The backyard is fairly expansive and dotted with a few makeshift buildings. I could see where they wash their clothes, which is in a long sink propped up on concrete blocks. When I asked where they got their water from since I didn’t see any taps, I was taken over and shown a well that they had been digging. Unfortunately, after many hours of work, they’d hit rock and were going to have to choose a new location.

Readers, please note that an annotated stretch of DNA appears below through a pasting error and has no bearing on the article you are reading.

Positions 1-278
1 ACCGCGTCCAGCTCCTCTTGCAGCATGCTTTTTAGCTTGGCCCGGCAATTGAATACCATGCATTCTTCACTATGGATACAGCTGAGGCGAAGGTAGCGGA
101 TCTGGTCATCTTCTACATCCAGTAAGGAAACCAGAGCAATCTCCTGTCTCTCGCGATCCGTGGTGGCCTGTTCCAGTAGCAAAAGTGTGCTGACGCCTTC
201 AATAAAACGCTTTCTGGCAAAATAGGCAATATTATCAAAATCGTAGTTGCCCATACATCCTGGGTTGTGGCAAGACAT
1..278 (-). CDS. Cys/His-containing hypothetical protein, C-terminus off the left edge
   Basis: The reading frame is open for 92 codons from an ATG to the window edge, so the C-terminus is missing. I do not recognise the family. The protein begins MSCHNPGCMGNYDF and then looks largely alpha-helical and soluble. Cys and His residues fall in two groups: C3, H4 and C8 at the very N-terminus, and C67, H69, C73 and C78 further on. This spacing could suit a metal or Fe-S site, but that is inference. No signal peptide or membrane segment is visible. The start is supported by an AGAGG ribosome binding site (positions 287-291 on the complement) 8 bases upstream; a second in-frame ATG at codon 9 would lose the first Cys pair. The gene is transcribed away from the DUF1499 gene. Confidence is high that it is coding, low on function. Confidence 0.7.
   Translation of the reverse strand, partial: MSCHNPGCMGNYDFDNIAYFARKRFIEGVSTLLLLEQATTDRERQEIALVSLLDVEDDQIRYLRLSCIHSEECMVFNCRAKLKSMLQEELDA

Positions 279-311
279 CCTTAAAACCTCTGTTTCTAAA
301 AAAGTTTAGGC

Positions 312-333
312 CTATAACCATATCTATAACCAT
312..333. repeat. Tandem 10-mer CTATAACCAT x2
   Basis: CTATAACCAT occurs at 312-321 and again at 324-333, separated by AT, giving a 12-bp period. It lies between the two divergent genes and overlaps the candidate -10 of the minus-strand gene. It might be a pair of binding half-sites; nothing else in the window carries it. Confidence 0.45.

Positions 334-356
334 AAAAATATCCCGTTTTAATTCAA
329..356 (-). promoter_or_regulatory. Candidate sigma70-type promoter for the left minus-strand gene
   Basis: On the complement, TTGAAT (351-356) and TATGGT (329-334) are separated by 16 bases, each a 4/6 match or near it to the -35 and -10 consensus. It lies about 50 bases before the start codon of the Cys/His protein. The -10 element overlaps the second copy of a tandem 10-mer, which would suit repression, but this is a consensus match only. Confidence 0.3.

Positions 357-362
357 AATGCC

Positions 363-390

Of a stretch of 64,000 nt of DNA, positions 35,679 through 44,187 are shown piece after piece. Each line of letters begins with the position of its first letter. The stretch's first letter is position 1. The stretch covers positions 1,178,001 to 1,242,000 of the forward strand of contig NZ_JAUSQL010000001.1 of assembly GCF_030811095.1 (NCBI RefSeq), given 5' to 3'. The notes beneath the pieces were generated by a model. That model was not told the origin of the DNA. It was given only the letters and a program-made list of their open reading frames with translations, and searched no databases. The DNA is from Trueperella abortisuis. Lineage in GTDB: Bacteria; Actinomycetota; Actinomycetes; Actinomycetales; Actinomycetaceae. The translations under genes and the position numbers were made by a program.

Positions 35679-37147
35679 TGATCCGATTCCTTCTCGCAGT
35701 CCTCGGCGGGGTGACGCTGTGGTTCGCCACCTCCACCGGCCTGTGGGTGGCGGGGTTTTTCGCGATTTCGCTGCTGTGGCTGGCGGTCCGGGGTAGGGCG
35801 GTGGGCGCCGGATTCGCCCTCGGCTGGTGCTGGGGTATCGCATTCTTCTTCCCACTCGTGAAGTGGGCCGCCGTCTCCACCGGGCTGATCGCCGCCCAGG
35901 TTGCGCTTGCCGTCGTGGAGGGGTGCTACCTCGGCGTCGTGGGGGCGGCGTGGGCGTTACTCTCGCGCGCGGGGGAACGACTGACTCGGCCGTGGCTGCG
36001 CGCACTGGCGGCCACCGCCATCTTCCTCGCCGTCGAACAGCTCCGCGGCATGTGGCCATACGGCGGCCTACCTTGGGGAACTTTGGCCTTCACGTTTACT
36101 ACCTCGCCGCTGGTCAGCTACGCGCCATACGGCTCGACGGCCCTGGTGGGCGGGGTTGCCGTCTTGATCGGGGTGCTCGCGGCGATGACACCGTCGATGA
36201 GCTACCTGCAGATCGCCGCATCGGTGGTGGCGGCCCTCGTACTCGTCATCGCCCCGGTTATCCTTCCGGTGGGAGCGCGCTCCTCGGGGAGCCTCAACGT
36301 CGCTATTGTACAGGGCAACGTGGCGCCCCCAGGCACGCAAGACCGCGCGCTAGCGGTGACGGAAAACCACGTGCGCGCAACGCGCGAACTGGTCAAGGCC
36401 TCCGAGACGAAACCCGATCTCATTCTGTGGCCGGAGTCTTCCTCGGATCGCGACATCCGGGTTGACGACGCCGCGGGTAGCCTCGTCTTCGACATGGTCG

So then they pointed to a group of buckets filled with water just lined up in the back yard. It seems that, for now, a neighbor is letting them borrow his well. So, every morning they grab buckets, go down the road, and get their water supply for the day. Yes, that’s what’s in the recycled paint buckets, their water for drinking, cooking, and cleaning. I turned away and Tammy began to talk with Ricardo in his native tongue. I went over to the side of the house and discovered that they indeed have a kitchen. I first noticed a table with very old, but very clean pots, but, when I walked past those, I saw that they had built a structure in the old way with trees and dried leaves to help them cook in inclement weather. Again, everything was orderly and spotless, but, again, it was disturbing to this expat since I realized that I was finally seeing what was meant by the phrase “third world.” And, let me add, I will never complain about my lack of modern appliances again.After a while, Tammy and Ricardo walked over to where I was taking some photos and we talked about their vision for the future of La Esperanza. I started asking questions while Tammy busily interpreted back and forth. At one point, and with great excitement, Ricardo proudly showed me the plans they had for the group home. A professional had donated his time and drawn up an architectural design for a small, but sleek facility based on their current grounds and housing. But, as happy as Ricardo is with those plans for the future I learned that, for now, he just wants to raise the money for the materials for a new well and some other necessities. I continued to ask some questions and that was when he also made a point of showing me their newly dug septic system, again with great pride at what they’d accomplished. You can see that result on your right. Finally, when I asked how they were able to eat, I learned that a few businesses such as a local bakery helped out by donating food stuffs. I mentioned I was curious about whether or not their families could help too. However, unfortunately, so many of the group home members come from impoverished families, if they have a family at all, that help seldom comes from that direction so they often have to rely on themselves, or the locals, for all of their needs. There’s no governmental money to be had here.